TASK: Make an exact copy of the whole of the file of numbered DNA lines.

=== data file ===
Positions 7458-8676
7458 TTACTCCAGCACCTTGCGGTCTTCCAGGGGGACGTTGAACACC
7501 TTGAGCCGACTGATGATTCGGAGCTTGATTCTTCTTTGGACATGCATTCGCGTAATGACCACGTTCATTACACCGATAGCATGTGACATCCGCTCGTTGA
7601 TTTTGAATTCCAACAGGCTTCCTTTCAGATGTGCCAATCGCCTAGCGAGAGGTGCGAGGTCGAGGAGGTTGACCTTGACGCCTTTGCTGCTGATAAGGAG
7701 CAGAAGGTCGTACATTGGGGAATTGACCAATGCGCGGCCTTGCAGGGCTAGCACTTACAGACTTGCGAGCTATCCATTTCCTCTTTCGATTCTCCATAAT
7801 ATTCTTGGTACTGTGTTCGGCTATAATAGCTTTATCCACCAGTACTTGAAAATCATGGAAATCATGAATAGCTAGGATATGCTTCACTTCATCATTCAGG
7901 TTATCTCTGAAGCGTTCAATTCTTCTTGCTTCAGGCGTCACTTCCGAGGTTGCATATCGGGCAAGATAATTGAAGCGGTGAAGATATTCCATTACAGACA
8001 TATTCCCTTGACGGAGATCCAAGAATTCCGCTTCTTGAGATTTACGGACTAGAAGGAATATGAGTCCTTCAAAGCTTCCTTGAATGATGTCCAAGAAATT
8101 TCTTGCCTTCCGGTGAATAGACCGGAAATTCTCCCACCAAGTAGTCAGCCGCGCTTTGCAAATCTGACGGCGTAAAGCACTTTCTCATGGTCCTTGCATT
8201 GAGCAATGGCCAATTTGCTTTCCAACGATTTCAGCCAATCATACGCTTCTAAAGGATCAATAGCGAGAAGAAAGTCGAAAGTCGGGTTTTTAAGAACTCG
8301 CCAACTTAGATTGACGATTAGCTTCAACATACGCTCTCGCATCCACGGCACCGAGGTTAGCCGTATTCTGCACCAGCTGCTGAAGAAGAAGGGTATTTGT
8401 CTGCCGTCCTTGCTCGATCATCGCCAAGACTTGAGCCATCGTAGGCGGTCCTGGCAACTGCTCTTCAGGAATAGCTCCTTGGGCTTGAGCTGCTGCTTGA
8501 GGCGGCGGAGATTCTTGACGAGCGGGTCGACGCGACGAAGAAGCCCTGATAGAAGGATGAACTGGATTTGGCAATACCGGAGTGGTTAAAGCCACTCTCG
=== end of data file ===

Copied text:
Positions 7458-8676
7458 TTACTCCAGCACCTTGCGGTCTTCCAGGGGGACGTTGAACACC
7501 TTGAGCCGACTGATGATTCGGAGCTTGATTCTTCTTTGGACATGCATTCGCGTAATGACCACGTTCATTACACCGATAGCATGTGACATCCGCTCGTTGA
7601 TTTTGAATTCCAACAGGCTTCCTTTCAGATGTGCCAATCGCCTAGCGAGAGGTGCGAGGTCGAGGAGGTTGACCTTGACGCCTTTGCTGCTGATAAGGAG
7701 CAGAAGGTCGTACATTGGGGAATTGACCAATGCGCGGCCTTGCAGGGCTAGCACTTACAGACTTGCGAGCTATCCATTTCCTCTTTCGATTCTCCATAAT
7801 ATTCTTGGTACTGTGTTCGGCTATAATAGCTTTATCCACCAGTACTTGAAAATCATGGAAATCATGAATAGCTAGGATATGCTTCACTTCATCATTCAGG
7901 TTATCTCTGAAGCGTTCAATTCTTCTTGCTTCAGGCGTCACTTCCGAGGTTGCATATCGGGCAAGATAATTGAAGCGGTGAAGATATTCCATTACAGACA
8001 TATTCCCTTGACGGAGATCCAAGAATTCCGCTTCTTGAGATTTACGGACTAGAAGGAATATGAGTCCTTCAAAGCTTCCTTGAATGATGTCCAAGAAATT
8101 TCTTGCCTTCCGGTGAATAGACCGGAAATTCTCCCACCAAGTAGTCAGCCGCGCTTTGCAAATCTGACGGCGTAAAGCACTTTCTCATGGTCCTTGCATT
8201 GAGCAATGGCCAATTTGCTTTCCAACGATTTCAGCCAATCATACGCTTCTAAAGGATCAATAGCGAGAAGAAAGTCGAAAGTCGGGTTTTTAAGAACTCG
8301 CCAACTTAGATTGACGATTAGCTTCAACATACGCTCTCGCATCCACGGCACCGAGGTTAGCCGTATTCTGCACCAGCTGCTGAAGAAGAAGGGTATTTGT
8401 CTGCCGTCCTTGCTCGATCATCGCCAAGACTTGAGCCATCGTAGGCGGTCCTGGCAACTGCTCTTCAGGAATAGCTCCTTGGGCTTGAGCTGCTGCTTGA
8501 GGCGGCGGAGATTCTTGACGAGCGGGTCGACGCGACGAAGAAGCCCTGATAGAAGGATGAACTGGATTTGGCAATACCGGAGTGGTTAAAGCCACTCTCG